There was a scarecrow named Sam. He lived in a field of corn, with no shelter from the sun and snow. He wore an old felt hat — gray — and a faded black suit jacket. On special holidays, he wore certain accessories: on Easter, flowers; on Halloween, a mask; at Christmas, a cross. Sam was four years old, but he felt older, possibly from living outdoors. Once a year he came inside. The family near him, the Andersons, invited him for dinner on July 13. (They pitied him more in the heat than in the cold.)

He would sit at the table and eat a few spoonfuls of mashed potatoes — he didn’t need to eat, but he wanted to share with the family. They were a fairly large family: six, including a grandmother. Every so often someone would address a question to him: “How are you doing in the heat, Sam?” “Do you need a new hat?” “How do you like the mashed potatoes?” Sam would answer softly and the conversation would go on.

Sam would try not to stare at everything in front of him. He had a sense of being poorly dressed. There were so many people and glowing objects in one room. Sam found it difficult to imagine living indoors. Where he lived, the sky was always present.

At the end of the meal, the Andersons would bring him a cake on fire and sing “Happy Birthday” — they told him this was his birthday. He would pretend to make a wish, and the children would help him blow it out. Then he would eat the first piece. He would thank them, and they would give him a present. One time it was a book of Psalms. He couldn’t read it, but he was very grateful. He kept it inside his black coat.

After the meal, the cake, and the present, Sam would excuse himself, and the youngest girl, Zelda, would escort him back to the field.

“Bye, Sam,” “Take care of yourself,” “Come back anytime,” called the people at the table.

Zelda and he would walk in silence into the dark fields, until the house was gone, and then Zelda would turn to Sam and ask him questions.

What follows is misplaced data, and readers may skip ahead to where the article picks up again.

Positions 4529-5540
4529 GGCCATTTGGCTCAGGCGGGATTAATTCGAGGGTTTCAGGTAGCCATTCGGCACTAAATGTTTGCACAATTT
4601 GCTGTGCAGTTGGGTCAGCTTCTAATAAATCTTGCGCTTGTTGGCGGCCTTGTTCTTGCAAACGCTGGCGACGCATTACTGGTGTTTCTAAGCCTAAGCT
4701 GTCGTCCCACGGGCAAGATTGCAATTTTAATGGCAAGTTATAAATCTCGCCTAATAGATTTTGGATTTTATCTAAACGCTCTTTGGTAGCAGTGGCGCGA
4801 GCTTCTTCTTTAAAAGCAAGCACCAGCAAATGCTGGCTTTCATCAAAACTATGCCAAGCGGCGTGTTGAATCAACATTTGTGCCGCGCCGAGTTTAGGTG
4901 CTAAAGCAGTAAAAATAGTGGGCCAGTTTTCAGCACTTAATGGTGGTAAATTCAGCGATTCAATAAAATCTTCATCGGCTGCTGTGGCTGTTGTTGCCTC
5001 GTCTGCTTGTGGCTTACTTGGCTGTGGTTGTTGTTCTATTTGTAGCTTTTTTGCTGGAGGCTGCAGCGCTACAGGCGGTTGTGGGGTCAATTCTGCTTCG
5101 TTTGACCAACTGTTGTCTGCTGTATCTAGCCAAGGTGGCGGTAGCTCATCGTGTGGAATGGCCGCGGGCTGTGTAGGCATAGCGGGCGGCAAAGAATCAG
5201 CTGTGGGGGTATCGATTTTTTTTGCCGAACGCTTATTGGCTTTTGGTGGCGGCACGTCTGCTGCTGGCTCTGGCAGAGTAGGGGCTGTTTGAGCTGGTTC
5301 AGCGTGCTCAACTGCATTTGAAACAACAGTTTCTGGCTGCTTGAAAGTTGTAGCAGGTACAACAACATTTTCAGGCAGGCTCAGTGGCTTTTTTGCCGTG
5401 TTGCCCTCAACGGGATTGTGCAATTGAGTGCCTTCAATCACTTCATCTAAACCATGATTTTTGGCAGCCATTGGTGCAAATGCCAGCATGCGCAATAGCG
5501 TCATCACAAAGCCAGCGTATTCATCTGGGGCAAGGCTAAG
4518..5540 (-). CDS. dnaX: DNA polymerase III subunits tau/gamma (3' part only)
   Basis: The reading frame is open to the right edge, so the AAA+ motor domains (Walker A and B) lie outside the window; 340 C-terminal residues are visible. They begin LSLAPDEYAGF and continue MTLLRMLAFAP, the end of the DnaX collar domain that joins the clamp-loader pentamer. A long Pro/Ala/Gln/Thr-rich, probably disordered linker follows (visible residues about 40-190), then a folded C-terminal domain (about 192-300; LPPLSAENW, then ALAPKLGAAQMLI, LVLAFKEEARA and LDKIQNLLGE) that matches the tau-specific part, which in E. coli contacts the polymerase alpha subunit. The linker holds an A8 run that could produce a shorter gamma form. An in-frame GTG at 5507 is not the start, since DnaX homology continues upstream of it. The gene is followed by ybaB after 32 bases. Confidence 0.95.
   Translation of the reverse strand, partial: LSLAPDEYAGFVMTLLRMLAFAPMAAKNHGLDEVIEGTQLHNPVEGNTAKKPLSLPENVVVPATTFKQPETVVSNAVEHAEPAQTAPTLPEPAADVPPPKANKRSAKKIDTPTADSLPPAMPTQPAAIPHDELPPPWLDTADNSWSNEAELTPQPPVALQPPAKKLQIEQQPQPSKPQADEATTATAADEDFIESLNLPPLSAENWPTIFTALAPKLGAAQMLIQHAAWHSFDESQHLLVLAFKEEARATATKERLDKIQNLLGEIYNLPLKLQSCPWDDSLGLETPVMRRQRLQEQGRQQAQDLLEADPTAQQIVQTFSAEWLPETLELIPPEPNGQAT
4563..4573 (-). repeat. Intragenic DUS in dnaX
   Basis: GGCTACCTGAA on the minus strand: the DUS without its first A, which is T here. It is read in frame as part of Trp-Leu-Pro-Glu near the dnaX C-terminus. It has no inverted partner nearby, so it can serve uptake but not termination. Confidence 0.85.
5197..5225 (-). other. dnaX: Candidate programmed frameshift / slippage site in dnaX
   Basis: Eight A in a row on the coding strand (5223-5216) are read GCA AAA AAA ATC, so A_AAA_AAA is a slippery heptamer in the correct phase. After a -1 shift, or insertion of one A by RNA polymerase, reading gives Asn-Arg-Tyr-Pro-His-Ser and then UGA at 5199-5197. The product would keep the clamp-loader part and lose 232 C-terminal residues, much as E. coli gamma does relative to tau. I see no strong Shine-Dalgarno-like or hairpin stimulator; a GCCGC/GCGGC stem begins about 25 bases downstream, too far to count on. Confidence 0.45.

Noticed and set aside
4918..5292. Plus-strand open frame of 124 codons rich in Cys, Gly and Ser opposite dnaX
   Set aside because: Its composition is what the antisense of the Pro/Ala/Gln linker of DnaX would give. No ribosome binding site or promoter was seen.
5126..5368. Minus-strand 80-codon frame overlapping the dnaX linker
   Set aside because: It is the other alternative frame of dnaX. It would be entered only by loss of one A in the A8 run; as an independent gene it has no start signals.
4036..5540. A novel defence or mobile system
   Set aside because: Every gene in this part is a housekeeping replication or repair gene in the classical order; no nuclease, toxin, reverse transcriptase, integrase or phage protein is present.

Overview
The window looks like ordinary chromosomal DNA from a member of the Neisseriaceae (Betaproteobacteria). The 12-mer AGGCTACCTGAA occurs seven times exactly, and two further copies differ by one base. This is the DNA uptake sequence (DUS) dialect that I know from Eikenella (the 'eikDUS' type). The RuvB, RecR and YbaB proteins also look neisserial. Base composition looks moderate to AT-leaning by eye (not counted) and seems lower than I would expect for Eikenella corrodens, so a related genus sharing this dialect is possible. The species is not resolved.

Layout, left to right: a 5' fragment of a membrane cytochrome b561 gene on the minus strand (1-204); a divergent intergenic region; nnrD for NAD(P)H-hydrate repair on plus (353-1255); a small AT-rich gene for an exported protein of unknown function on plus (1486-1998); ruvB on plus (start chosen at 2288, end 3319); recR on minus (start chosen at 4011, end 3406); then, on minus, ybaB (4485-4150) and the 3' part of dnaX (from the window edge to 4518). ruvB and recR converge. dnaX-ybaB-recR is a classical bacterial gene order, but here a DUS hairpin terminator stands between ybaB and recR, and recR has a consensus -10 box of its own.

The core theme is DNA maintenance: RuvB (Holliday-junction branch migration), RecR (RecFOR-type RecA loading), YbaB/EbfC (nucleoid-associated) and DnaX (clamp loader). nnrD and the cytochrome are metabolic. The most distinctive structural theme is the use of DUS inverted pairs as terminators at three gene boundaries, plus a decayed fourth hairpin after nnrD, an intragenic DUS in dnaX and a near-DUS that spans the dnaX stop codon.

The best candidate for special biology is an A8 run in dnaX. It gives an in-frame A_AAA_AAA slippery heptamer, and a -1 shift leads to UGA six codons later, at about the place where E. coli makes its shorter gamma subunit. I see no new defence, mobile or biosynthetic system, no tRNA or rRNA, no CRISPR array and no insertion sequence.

“How many stars are there, Sam?”

“I don’t know.”

“Don’t you ever count them?”

“I don’t know how to count.”

“It’s easy, Sam. See? One, two, three, four, five, six, seven, eight, nine, ten.” She showed him on her fingers.

“You’re very smart, Zelda,” said Sam.

“I learned it in school,” Zelda said happily. “What do you want to be when you grow up, Sam?”

“I am grown up.”

“But you’re only four.”

“Yes, but for a scarecrow that’s grown up.”

They walked through the tall, powerful stalks of corn.

“What do you want to be when you grow up, Zelda?”

“A doctor.”


“I want to help people who are hurt.”

“That’s nice, Zelda.”

“Do the crows ever get hurt?”

“Once in a while. Sometimes they fight, or one gets sick.”

“Maybe I could help them.”

“Sure, I’ll bring them to you.”

“You see, that’s the Big Dipper.” Sam looked up, and Zelda pointed it out to him. Sam had seen it before, but never in this way. To him, stars made the shapes of crows and farmhouses.

“Thank you, Zelda,” he said.

“Do you sleep at night?” asked Zelda.

“A little bit. Not many crows come at night.”

“Do crows sleep?”

“Yes, but sometimes they wake up. Sometimes they get hungry.”

“Are they scared of you, Sam?”

“Yes. I scare them.”

“Why are they scared of you?”

“I call them bad names.” Sam said this quietly.

“Do you like me, Sam?”

“Yes, I do, Zelda.”


“Because you talk to me, and you’re nice.” They looked at the big, quiet sky.

“Do you like me, Zelda?”

“Yes, Sam. I want to be like you when I grow up.”

“But I’m not a doctor.”

“Yes, but you’re just as good.” Sam smiled, and knelt down beside Zelda.

“Come and visit me, Zelda.”

“I will, Sam.”

“Good night, Zelda.”

“Good night, Sam.”

He watched as she walked back to the house, her body getting smaller. Then he looked up at the stars and began to count them.

“One, two, three, four, five, six, seven, eight, nine, ten. One, two, three, four, five, six, seven, eight, nine, ten. . . .”